Renowned Latin American Economists Debate Development Versus Green Growth

October 04, 2021

As the world faces the daunting challenge of limiting global warming, Latin America is in a unique position to leverage its human and natural resources to drive economic development. Should the region focus on decreasing its emissions or on driving green energy production? What climate policies can Latin America adopt to ensure sustained, equitable economic growth?

Such were the issues discussed during the webinar “Climate Policies for Economic Development,” featuring panelists Mauricio Cárdenas, Visiting Senior Research Scholar at the Center on Global Energy Policy (CGEP) at Columbia's School of Public & International Affairs (SIPA), and Ricardo Hausmann, Director of the Growth Lab and Professor of the Practice of International Political Economy at Harvard University Kennedy School of Government. The event, moderated by Laurie Fitzmaurice, CGEP Executive Director, was co-sponsored by the Santiago and Rio Centers, CGEP, Harvard’s David Rockefeller Center for Latin American Studies (DRCLAS), and Columbia’s Institute of Latin American Studies (ILAS).

During the webinar, Cárdenas spoke of his work done in conjunction with the World Resources Institute (WRI) in co-chairing a taskforce by the Carbon Pricing Leadership Initiative, which brings together private sector players, governments, and NGOs. “Carbon pricing is essential in net-zero goals [but] there is a scarcity of strategies and actual tools to make sure this happens. Carbon pricing is one element in the toolbox, and it’s not as widely used as you may think, by about 60 countries in the world, but the amount of greenhouse gas emissions covered by those prices is relatively low,” he said.

He added that carbon prices in Latin America are in the early stages, with low coverage and low taxes. “There’s still lots to do, not just for reduction in carbon emissions but for investment in innovation to find new technologies that will allow countries to reduce emissions and substitute fossil fuels,” Cárdenas said.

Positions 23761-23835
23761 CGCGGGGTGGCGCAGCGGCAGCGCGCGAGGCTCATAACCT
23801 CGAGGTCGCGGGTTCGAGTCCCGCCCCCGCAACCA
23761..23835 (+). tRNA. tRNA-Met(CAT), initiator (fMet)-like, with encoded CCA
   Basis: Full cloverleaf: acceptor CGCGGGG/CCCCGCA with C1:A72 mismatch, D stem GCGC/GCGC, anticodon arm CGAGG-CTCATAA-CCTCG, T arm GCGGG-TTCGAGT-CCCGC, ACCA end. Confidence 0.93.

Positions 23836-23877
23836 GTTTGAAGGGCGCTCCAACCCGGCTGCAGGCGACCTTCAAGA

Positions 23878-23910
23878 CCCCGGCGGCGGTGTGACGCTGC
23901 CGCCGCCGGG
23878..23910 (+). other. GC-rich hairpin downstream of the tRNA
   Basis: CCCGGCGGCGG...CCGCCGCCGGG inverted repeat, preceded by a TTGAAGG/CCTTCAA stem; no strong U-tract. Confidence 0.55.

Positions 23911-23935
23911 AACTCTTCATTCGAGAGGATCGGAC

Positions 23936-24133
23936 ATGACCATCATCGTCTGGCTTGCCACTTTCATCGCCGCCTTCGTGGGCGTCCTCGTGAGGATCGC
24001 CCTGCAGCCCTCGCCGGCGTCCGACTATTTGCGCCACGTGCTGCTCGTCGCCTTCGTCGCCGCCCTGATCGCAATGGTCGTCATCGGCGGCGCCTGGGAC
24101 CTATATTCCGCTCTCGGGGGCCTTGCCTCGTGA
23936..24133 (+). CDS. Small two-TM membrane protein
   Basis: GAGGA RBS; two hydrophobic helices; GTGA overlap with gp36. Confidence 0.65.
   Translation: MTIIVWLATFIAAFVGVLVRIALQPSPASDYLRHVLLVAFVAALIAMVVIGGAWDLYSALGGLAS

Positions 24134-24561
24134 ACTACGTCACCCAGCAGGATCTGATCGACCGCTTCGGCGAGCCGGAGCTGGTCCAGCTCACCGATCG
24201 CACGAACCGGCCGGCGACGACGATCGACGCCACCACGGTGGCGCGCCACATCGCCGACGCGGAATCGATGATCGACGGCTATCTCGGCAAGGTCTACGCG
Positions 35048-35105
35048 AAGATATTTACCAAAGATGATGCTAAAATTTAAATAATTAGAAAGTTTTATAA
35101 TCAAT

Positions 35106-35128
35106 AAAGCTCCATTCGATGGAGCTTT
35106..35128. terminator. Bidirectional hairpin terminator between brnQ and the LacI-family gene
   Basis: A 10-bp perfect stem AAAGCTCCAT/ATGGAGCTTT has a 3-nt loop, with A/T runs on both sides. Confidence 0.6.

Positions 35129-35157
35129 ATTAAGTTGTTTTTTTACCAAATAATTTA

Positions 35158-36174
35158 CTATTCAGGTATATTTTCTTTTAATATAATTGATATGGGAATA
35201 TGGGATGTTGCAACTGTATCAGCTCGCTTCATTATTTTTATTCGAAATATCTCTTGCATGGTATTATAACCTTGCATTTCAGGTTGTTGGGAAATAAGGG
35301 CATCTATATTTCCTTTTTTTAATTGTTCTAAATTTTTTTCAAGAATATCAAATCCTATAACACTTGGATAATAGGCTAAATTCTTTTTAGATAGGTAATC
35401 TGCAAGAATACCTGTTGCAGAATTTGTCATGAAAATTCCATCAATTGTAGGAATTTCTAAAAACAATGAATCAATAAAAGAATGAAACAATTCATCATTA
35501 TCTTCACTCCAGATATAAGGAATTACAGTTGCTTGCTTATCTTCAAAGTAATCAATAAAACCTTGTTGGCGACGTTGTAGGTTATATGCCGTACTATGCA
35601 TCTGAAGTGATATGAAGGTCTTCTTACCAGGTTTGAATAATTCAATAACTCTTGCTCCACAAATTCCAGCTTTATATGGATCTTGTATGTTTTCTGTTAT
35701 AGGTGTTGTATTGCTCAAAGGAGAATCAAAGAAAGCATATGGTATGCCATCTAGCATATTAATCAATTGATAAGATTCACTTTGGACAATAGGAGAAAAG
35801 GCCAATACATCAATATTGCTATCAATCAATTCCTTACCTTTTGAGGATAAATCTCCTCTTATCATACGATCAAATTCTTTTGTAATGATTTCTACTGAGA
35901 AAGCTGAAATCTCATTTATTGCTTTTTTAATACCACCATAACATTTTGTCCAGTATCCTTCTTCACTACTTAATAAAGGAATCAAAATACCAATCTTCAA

In turn, Hausmann noted that heeding climate issues may mean a constraint on growth and “it’s hard to grow when you’re doing less of something. That accentuates the tension between growth or prosperity and sustainability.” He said that renewable energy is less transportable than fossil fuels, but in today’s energetically flat world, energy poor countries such as South Korea can specialize in producing energy intensive products like steel.

However, if the world is to decarbonize, renewable energies need to be used, which are not transportable. “So the world won’t want to make steel in South Korea, it will be in places that are richer in renewable energy sources. That will mean reallocation of economic activity. The countries have to figure out a strategy in how to play a role in that reallocation of global economic activity if they are rich in renewable resources,” he said. “So it’s not thinking about how each country will reduce their own emissions, we need a strategy that will reduce global emissions… by moving economic activity to countries that are rich in green energies” which could play into Latin America’s favor.

Both panelists noted that due to the economic implications, economists and public officials that have traditionally been working more in the areas of planning and finance, have to now begin thinking about the issues of climate and development.